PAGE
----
Art or Science?

By Allison Daskam

Art and science occupy different spheres of history but share a commonality of finesse and function.

The paintings of Leonardo da Vinci are among the most famed in the world. The "Mona Lisa" alone, valued at nearly $800M, is viewed by roughly six million people each year. Da Vinci holds a top ranking in the Renaissance movement, but his artistry was grounded in science. The painter conducted in-depth studies of mathematics and human anatomy to inform his artwork, and he executed drafts and sketches with supreme accuracy. His artistic legacy is matched only by his meticulous precision.

Marie Curie forever changed the worlds of physics and chemistry. The Nobel Prize winner made groundbreaking discoveries about radiation and is known for relentless dedication to research. While her experiments followed a scientific regimen, an artistic thread ran through the scientist's mind. She developed creative hypotheses, and a sense of wonder and curiosity were permanent residents in her laboratory. Her imaginative thinking resulted in historic accomplishments—Madame Curie advanced the field of science with sophisticated artistry.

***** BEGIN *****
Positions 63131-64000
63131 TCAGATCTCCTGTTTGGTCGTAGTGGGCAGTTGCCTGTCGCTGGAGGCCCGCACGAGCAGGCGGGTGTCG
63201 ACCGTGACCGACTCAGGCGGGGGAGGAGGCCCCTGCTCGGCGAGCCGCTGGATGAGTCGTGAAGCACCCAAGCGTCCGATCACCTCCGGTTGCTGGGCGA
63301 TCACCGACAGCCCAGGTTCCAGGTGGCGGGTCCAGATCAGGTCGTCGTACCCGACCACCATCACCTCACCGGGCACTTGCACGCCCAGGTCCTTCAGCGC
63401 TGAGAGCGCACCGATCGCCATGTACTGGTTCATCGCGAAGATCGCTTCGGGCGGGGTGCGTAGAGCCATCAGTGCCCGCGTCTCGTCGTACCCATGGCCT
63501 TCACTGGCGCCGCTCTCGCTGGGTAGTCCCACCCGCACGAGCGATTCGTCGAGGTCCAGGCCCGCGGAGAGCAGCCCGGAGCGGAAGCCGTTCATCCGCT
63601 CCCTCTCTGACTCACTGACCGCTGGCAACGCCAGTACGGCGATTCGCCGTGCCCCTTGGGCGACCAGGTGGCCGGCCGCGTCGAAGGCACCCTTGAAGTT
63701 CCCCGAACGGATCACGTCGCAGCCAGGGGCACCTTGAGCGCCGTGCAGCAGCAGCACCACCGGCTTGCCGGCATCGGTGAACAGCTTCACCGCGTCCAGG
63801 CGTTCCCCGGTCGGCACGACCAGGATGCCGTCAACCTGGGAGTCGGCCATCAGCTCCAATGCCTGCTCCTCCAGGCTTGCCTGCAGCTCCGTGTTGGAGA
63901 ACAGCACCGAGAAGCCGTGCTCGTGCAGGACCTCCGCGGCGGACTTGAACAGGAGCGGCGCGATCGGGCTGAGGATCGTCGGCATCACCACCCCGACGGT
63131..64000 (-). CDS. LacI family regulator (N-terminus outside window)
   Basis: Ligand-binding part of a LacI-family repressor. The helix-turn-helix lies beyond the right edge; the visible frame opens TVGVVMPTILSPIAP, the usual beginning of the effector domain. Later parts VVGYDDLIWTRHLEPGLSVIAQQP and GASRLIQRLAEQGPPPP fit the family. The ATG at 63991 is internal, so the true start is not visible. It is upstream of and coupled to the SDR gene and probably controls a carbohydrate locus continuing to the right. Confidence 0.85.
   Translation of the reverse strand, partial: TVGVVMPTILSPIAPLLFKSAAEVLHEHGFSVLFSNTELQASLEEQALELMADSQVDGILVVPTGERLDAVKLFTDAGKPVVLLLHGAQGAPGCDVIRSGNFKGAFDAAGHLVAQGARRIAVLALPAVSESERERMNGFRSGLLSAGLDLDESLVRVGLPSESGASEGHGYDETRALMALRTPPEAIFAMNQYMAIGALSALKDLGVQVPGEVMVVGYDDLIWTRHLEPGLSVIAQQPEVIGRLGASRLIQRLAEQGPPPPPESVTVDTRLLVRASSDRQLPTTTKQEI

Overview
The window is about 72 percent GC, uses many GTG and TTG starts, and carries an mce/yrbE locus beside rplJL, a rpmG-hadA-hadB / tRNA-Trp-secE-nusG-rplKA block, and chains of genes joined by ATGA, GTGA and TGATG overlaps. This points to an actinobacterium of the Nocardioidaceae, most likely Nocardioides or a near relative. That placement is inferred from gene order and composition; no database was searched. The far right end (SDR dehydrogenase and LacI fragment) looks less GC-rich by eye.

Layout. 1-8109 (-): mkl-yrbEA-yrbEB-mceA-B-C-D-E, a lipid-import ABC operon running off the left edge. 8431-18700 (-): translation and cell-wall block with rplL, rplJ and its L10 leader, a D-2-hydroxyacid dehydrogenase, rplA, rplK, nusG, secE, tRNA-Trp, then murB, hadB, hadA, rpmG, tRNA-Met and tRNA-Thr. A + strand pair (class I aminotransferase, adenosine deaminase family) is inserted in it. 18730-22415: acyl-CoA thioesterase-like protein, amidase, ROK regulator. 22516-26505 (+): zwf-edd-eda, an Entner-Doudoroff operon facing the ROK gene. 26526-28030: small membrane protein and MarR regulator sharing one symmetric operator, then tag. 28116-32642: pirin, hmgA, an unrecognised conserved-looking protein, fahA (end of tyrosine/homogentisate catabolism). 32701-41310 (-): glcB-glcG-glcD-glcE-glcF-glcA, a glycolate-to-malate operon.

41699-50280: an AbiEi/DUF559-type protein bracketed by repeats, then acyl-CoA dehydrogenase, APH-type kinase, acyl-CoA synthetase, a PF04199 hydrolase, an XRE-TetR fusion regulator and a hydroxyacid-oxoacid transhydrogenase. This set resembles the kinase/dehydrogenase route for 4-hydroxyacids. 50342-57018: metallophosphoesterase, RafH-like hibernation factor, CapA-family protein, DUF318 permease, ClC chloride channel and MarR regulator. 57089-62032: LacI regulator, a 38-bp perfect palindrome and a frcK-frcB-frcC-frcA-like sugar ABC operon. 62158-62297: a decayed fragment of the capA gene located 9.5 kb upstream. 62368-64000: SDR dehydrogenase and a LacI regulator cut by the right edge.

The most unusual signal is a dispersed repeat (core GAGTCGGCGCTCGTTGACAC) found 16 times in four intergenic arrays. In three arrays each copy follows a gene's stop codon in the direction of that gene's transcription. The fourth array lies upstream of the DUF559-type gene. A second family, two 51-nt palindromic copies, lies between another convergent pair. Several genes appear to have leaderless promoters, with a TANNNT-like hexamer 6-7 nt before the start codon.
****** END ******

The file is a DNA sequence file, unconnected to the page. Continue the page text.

Marie Curie and Leonardo Da Vinci are historic greats not only for their accomplishments but for their methods. They married tried-and-true concepts with unique ideas to change the trajectory of their fields.

At Art & Science Communications, we value the product and the process. Our craft thrives on a well-balanced approach, and it's not a question of art or science, but how to synthesize the two.

So, if you're looking for storytelling with finesse and function, you've come to the right place.